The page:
6 costs per month, teenagers should do some research before committing to a vehicle as opposed to using public transportation. 12 Annual repairs for a 2009 model vehicle from list: $ Annual oil change: $ Annual tire rotation: $60.00 Annual cost of a quarterly car wash: $48.00 Annual allowance for parking fees, tickets & tolls: $ The DTO estimated average for upkeep for a teenage driver = $31.80/month or $381.63/year What is the Real Cost of Car Ownership for Teenage Drivers? So what is the final number? Teens who borrow a family vehicle had insurance, gasoline and fifty percent of upkeep factored in. Teens who purchase a vehicle had upfront fees plus payment, gas, insurance and upkeep factored in. Borrowers: $ per month or $2,932 per year Purchasers: $ per month or $6,968 per year Those are significant numbers especially when considering that teenagers are often still dealing with the demands of school and extracurricular activities. To get a job, merely to pay for the expenses of a vehicle, simply does not make sense. Additional Factors that Influence Cost 1. Males vs. Females Statistically, male drivers drive more than female drivers of the same age 8,206 miles per year for teenage boys versus 6,873 miles for teenage girls, according to the most recent USDOT Federal Highway Administration data from Insurance companies assign young male drivers a higher risk rating versus a female driver of the same age and industry experts estimate males pay about 25 percent more than females because boys are also much more likely to be in an accident or get a speeding ticket. 12 DTO examined repair costs for 37 different vehicles including a Honda Accord, Honda Civic, Toyota Corolla, Volkswagon Jetta and Ford Fusion, as reported by 13 Jiffy lube.com 14 Firestone.com
7 While boys as exemplified in a 2011 survey by SADD are four times more likely than girls to drink and drive and also more likely to get behind the wheel after smoking marijuana, a new study by AAA indicates that newly licensed females are twice as likely as males to use an electronic device while driving. 2. Fees & Fines Aside from insurance and gasoline, there are additional costs related to car ownership that might not come to mind such as state and local taxes, state licensing fees, and maintenance and repair costs; some of these expenses are expected, some are not. Buyers should make sure that they have budgeted enough money for any unscheduled maintenance costs. So, obviously, driving and owning a car is an expense. Is there any way to offset this drain on a wallet, if a car is a necessity or simply a wanted luxury? Cost-Saving Tips *Go Green Hybrid cars get better gas mileage than traditional cars, which can cut the monthly gas budget by as much as 50 percent, or, from an average of $1,031 per year down to $560 per year. *Get Good Grades Discounts are available for students who do well in school. High school and college age students age can benefit from maintaining a B average. The average reduction in premiums is a significant, 25 percent. *Learn to be a Defensive Driver Completing a defensive driving course online can cost up to $25, but that investment can cut the cost of insurance by 10% for up to three years. Conclusion At first glance, this new trend that shows teenagers delaying the once gratifying rite of passage of obtaining a driver s license seems almost bizarre. But after looking at the reasoning and especially the costs involved, it s no wonder teenagers hesitate to make that step. Deciding whether to get a license and/or own a vehicle is a big decision, especially for a teenager who usually lacks the funds necessary to buy a vehicle and provide for additional expenses. It is wise to understand the full price and commitment involved when obtaining a license and buying a car.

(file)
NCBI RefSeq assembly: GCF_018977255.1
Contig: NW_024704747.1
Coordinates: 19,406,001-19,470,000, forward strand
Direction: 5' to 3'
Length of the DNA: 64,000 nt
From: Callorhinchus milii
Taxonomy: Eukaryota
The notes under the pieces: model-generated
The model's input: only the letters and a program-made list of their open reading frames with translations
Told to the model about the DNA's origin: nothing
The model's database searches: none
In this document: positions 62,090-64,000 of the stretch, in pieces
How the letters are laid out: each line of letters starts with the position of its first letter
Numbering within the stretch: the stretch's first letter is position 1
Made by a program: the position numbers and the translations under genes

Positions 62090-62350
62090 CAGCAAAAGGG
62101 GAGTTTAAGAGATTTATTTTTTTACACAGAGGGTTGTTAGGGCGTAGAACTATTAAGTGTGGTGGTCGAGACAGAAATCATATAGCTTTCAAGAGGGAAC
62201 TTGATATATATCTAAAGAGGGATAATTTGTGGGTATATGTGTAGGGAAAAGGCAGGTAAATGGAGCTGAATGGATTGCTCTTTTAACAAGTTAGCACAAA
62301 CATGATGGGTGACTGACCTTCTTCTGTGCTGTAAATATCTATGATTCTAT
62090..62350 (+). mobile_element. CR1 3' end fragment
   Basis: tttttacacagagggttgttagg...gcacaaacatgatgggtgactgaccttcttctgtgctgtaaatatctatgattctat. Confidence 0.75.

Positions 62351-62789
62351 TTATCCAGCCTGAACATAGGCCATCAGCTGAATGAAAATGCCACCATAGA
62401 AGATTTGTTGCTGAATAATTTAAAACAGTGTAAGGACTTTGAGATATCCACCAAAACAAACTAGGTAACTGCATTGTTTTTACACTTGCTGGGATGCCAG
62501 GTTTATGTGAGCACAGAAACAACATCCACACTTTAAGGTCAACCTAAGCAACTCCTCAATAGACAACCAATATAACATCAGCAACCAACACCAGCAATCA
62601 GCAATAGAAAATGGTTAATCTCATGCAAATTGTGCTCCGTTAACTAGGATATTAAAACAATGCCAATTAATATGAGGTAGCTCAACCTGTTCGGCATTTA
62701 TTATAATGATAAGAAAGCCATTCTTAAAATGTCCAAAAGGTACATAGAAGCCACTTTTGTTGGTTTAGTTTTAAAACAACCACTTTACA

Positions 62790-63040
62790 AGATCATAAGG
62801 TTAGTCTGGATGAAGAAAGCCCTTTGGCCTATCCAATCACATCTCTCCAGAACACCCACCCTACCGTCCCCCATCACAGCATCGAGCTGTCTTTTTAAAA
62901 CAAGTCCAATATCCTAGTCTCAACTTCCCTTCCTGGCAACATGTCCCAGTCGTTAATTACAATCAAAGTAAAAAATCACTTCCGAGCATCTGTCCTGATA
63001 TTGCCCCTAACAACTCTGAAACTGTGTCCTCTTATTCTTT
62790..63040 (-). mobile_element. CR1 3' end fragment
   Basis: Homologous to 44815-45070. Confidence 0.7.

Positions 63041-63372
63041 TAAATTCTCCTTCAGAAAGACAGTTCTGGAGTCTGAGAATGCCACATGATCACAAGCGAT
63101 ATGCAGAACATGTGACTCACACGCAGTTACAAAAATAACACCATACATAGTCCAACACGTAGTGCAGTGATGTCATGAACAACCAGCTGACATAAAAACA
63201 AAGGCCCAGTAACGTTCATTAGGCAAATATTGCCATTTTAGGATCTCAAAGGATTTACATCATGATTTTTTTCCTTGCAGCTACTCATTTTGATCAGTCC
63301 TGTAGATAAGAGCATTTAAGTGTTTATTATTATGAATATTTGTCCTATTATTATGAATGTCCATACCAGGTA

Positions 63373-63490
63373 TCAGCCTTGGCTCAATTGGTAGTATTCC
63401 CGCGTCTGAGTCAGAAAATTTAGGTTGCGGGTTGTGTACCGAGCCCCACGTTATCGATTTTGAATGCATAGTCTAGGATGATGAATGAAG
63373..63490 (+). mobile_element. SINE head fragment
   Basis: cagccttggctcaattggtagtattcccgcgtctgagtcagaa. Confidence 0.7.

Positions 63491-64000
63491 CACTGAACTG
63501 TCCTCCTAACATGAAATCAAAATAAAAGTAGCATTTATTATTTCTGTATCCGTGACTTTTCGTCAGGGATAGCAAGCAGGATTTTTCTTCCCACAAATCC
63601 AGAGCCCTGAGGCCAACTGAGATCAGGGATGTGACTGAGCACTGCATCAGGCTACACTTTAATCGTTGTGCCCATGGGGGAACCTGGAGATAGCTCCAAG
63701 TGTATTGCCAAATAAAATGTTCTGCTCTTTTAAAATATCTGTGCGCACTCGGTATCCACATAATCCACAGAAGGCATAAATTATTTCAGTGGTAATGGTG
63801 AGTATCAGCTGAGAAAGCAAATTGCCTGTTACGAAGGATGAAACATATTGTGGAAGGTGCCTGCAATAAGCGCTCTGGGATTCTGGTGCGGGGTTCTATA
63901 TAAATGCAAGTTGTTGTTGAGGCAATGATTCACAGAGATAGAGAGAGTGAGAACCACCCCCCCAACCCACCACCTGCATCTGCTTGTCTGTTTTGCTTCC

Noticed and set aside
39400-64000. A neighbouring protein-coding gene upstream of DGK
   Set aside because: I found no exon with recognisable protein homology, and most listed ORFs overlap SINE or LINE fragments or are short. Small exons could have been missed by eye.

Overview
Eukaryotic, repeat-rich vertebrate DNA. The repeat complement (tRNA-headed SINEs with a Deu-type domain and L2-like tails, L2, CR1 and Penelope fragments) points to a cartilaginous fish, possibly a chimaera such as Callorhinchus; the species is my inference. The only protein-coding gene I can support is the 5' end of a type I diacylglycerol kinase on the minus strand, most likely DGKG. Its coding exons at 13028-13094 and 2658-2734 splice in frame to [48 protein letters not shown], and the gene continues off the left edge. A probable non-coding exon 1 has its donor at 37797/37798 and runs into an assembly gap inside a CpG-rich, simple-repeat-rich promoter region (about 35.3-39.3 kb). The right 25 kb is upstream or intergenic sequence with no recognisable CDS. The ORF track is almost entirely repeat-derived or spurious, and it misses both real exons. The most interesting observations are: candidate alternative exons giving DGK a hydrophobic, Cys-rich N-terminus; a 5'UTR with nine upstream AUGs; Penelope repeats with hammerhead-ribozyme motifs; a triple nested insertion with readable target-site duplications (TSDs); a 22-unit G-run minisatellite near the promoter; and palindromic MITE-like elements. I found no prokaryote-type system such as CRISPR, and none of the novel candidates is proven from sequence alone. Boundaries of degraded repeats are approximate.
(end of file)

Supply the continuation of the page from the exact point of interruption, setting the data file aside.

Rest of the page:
8 Today s teens seem to understand this all too well. Perhaps it s the adults who haven t realized just how much it costs to drive or, out of necessity sake, decided, they really don t want to know. For helpful tips and information about safe driving and owning a car, visit Beginner Driver s Guide at Driving Tests.org. About Driving-Tests.org Since 2010, this leading online educational learning site that offers free permit practice test services to US drivers, has issued over 4.5 million practice tests. Over 350,000 Americans use this site every month to prepare for their permit test. Written by a team of automotive and online education experts, the 550 uniquely written tests offered by the company are designed for drivers of motor vehicles and motorcycles. Each test is based on the current year s official Driver s Manual, so every driver can be sure that they are receiving the most up to date test questions available. Users can practice for the test on the go with the Driving Tests.org mobile application, optimized for iphone and ipad, entitled DMV Genius: Permit Practice Tests for Your State, available for download in the App Store. Driving Tests.org has been featured in The Wall Street Journal, The Examiner, Daily News and NY Metro Parents, among many other leading publications.